Among other things, the Romans built a theatre, a colesseum, and a bath house, the ruins of which can all be visited today. The old town is quite small and one can easily walk between the Roman sites and visit each one in an afternoon using a single museum pass. (Go here to see the ampitheater in Caesarea, Israel).

Arles colesseum
Roman colesseum in Arles, still used for concerts today

To escape the heat I went underground to experience the cryptoporticus, built in the first century BC. The cryptoporticus is a covered corridor or passageway, used as a semi-subterranean gallery whose vaulting supported portico structures aboveground. Because the subterranean parts were cooler, they were used to store perishable food and also included food stalls.

Arles cryptoporticus
Help! I’m lost in a cryptoporticus!

Today, the cryptoporticus is about 20 feet underground due to the building up of the town over the centuries. Some of the areas may have been used to house or confine slaves. It was kind of spooky down there, like being in an enormous cellar.

Van Gogh cafe
Dining at the Cafe Van Gogh…

Back at the Van Gogh café on the Place du Forum to rest my feet, I had a cappuccino and ordered some soup. As I dipped my spoon into the broth, a strange object bobbed up and down in the large bowl. Is it a strangely carved potato? I don’t think so.  Hey, wait!

“Garcon de cafe, il ya une oreille dans ma soupe!”

(Waiter, there’s an ear in my soup!)

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The Old City of Jerusalem and Yad Vashem

Western Wall with square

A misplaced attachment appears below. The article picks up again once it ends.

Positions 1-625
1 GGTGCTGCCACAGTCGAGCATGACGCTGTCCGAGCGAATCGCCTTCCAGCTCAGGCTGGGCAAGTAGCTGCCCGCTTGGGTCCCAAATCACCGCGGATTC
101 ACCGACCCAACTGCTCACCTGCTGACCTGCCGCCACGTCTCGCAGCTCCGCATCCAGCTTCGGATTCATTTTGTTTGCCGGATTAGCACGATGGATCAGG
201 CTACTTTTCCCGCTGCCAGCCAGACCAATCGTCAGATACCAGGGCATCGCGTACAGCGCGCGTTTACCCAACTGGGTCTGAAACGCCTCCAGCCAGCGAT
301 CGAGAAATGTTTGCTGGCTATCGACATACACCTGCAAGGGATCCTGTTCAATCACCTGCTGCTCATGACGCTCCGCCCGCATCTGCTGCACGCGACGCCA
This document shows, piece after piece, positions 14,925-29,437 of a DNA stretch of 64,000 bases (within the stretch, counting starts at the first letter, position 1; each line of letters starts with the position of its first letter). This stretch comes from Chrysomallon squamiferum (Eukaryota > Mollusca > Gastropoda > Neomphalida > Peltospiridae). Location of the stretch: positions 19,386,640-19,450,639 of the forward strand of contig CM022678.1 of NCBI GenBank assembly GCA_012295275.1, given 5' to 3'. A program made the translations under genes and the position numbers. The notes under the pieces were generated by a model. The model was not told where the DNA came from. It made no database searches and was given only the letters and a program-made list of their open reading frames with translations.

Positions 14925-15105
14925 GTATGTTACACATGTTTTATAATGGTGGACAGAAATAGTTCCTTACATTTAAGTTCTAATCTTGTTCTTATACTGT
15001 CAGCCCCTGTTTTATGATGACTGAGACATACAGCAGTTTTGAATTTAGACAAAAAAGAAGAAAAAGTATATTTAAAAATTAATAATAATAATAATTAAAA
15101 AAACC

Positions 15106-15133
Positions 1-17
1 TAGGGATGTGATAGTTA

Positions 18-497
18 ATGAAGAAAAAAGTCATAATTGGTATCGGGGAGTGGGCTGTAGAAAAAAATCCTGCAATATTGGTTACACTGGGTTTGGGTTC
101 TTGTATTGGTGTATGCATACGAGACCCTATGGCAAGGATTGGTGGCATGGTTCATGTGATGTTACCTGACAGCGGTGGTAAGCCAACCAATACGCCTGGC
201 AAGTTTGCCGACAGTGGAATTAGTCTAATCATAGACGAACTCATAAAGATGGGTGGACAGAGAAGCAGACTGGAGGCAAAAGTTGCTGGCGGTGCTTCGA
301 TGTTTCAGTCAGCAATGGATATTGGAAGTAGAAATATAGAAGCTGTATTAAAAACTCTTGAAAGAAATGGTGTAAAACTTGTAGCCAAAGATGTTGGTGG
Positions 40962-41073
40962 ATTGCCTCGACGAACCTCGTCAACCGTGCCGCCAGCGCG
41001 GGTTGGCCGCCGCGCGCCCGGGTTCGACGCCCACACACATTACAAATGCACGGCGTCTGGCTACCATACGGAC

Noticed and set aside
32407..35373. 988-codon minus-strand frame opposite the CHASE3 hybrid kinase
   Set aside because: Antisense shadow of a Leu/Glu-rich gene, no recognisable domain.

I stepped into the darkness from the bright sunshine. I could not see a thing.  I slowly shuffled my feet forward, inching along into the void, afraid of bumping my big toes or my nose into something solid.  My eyes started to adjust and I began to see a myriad of lit candles surrounding me. I heard a solemn voice reading names, ages, and place names aloud.

This was the Children’s Memorial at Yad Vashem, the Holocaust History Museum in Jerusalem, Israel.  It is a tribute to the 1.5 million Jewish children killed during the Holocaust.  The memorial was hollowed out from an underground cavern on Mount Herzl.  While walking through the memorial, the visitor hears the names of murdered children.

While I was in the memorial I felt transported to another world. It was a disorienting experience but utterly absorbing.

Yad Vashem includes an excellent museum commemorating the six million Jews and other people murdered by the Nazis and their collaborators.  It explains events of the 1920s-1940s in sobering and informative exhibits.  I’ve always had an interest in history and I found this museum wholly engrossing.

mosaic
A mosaic in the Jewish Quarter of Jerusalem, Israel.
Jerusalem street
A backstreet in the Jewish Quarter of the Old City.

I visited Jerusalem with my Israeli friend Moshe. After our tour of Yad Vashem we drove to the old city in Jerusalem and parked by the Jaffa Gate.  Jerusalem is built on a hill, with the Temple Mount as the highest place.  The Temple Mount was where the first and second temples were sited.  The old city was accessed in ancient times by one of four gates in the city walls.  The current walls, built by the Turks in the 16th century, have 11 gates, only seven of which are now open. We passed through the Jaffa Gate and wandered the narrow and winding lanes of the Jewish Quarter.